After many years, it finally looks like the Keystone XL application process is coming to a close. Unfortunately for TransCanada Corporation (TSX:TRP)(NYSE:TRP), the company is unlikely to get the result it’s seeking. We take a closer look below.

Why President Obama will reject the pipeline

At the beginning of last year, Keystone’s approval looked inevitable. According to an Environmental Impact Assessment at the time, Keystone would have little impact on oil sands production, because these energy projects would be developed either way. And any oil not transported by pipeline would simply be moved by rail instead.

So, the environmental impact of the pipeline seemed minimal. And the benefits appeared to be substantial. It would potentially lead to lower gasoline prices, and also meant there could be fewer oil imports from unfriendly nations. But since then the narrative has changed completely.

The collapse in oil prices has put serious pressure on the oil sands, so a Keystone XL rejection could put a big dent on growth in the region. Furthermore, production growth in the United States is putting downward pressure on gasoline prices. It also means there’s less need for imports from unfriendly nations.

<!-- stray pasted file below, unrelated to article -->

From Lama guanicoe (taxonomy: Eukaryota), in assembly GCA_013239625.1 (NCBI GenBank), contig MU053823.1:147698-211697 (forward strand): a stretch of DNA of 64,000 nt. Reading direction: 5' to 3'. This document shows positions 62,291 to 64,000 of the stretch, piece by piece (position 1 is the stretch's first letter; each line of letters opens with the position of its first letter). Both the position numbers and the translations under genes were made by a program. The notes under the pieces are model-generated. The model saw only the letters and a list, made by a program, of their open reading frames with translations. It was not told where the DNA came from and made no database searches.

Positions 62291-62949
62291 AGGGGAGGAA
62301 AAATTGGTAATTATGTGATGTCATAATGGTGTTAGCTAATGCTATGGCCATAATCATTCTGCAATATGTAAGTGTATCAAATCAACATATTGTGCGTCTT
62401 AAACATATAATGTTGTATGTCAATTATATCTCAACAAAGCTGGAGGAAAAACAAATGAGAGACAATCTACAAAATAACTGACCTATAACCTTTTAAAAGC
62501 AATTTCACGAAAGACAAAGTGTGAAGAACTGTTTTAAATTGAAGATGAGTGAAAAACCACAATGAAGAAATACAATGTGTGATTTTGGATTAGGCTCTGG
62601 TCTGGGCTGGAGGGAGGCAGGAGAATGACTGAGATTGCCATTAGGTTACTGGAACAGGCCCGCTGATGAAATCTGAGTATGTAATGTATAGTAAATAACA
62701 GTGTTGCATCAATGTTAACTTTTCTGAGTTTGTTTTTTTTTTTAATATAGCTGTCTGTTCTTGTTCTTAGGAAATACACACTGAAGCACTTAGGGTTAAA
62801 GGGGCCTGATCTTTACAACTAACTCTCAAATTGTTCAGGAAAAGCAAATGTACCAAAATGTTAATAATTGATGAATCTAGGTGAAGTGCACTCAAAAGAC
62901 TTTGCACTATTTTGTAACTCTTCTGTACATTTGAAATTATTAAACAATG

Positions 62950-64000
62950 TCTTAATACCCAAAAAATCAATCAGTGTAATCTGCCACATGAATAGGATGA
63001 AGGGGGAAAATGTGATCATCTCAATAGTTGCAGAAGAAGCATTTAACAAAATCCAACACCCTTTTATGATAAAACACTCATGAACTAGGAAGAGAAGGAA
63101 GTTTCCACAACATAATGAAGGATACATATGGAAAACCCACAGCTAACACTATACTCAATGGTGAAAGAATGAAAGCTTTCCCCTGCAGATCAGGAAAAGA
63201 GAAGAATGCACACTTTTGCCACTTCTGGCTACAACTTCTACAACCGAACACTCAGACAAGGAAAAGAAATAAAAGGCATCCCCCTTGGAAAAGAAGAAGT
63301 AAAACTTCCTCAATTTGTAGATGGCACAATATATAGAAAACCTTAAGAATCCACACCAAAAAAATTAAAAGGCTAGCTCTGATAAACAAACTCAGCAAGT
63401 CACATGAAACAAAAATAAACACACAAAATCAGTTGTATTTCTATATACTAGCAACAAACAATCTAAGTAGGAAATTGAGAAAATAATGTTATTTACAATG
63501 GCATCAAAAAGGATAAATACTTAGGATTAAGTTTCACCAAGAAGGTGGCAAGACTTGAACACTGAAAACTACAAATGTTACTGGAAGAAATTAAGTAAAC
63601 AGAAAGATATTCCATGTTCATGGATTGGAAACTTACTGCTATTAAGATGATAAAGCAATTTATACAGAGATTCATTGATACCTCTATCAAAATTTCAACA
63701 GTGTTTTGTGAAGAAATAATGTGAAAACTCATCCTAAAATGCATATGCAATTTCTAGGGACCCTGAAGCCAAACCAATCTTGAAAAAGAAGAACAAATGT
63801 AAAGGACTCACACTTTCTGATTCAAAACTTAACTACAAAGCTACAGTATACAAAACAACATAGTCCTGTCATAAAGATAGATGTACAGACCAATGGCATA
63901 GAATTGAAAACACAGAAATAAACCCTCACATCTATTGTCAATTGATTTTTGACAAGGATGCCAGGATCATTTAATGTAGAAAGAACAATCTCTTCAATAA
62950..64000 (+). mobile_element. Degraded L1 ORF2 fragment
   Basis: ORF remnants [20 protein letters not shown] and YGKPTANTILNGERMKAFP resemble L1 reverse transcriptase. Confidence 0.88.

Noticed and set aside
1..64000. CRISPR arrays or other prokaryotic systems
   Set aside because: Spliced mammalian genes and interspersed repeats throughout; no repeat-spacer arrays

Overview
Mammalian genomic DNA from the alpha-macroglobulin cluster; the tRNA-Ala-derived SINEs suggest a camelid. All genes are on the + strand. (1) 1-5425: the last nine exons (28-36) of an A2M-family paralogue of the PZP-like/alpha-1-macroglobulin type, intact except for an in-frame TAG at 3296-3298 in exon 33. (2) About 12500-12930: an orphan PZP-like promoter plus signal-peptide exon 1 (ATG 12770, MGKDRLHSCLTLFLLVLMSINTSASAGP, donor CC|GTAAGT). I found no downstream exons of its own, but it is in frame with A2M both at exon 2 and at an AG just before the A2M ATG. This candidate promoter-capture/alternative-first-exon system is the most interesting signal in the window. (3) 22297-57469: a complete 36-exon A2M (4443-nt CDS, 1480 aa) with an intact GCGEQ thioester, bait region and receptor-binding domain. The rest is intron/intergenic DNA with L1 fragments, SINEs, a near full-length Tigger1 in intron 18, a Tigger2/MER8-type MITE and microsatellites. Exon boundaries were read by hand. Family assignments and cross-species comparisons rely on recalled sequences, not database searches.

In the meantime, Keystone’s opponents have remained very vocal. And they’ve made it clear that President Obama’s legacy will be tarnished if he approves Keystone. Obama himself has helped their cause by repeatedly emphasizing the pipeline’s risks while talking down its benefits.

When will it happen?

Obama travelled to Alaska on Monday for a three-day visit, one that he has used to highlight the dangers of global warming. This seems like an ideal week to announce his decision. Furthermore, many in the U.S. Capitol are out of town ahead of the long weekend, so an announcement at this time would receive minimal political blowback.

The upcoming long weekend also means the American people won’t be watching the news so much. So, we could easily see a decision in the next day or two.

What does all this mean?

As we’ve said all along, Keystone is not critical to TransCanada’s success. The company has plenty of opportunities to build pipelines, especially with increasing U.S. oil production and the over-reliance on rail.

The story is different for Canada’s energy producers, many of which were counting on Keystone being completed. They will now have a more difficult time getting their product to market, and we could even see a cutback in investment spending as a result. That’s why Obama is rejecting the pipeline in the first place.

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Fool contributor Benjamin Sinclair has no position in any stocks mentioned.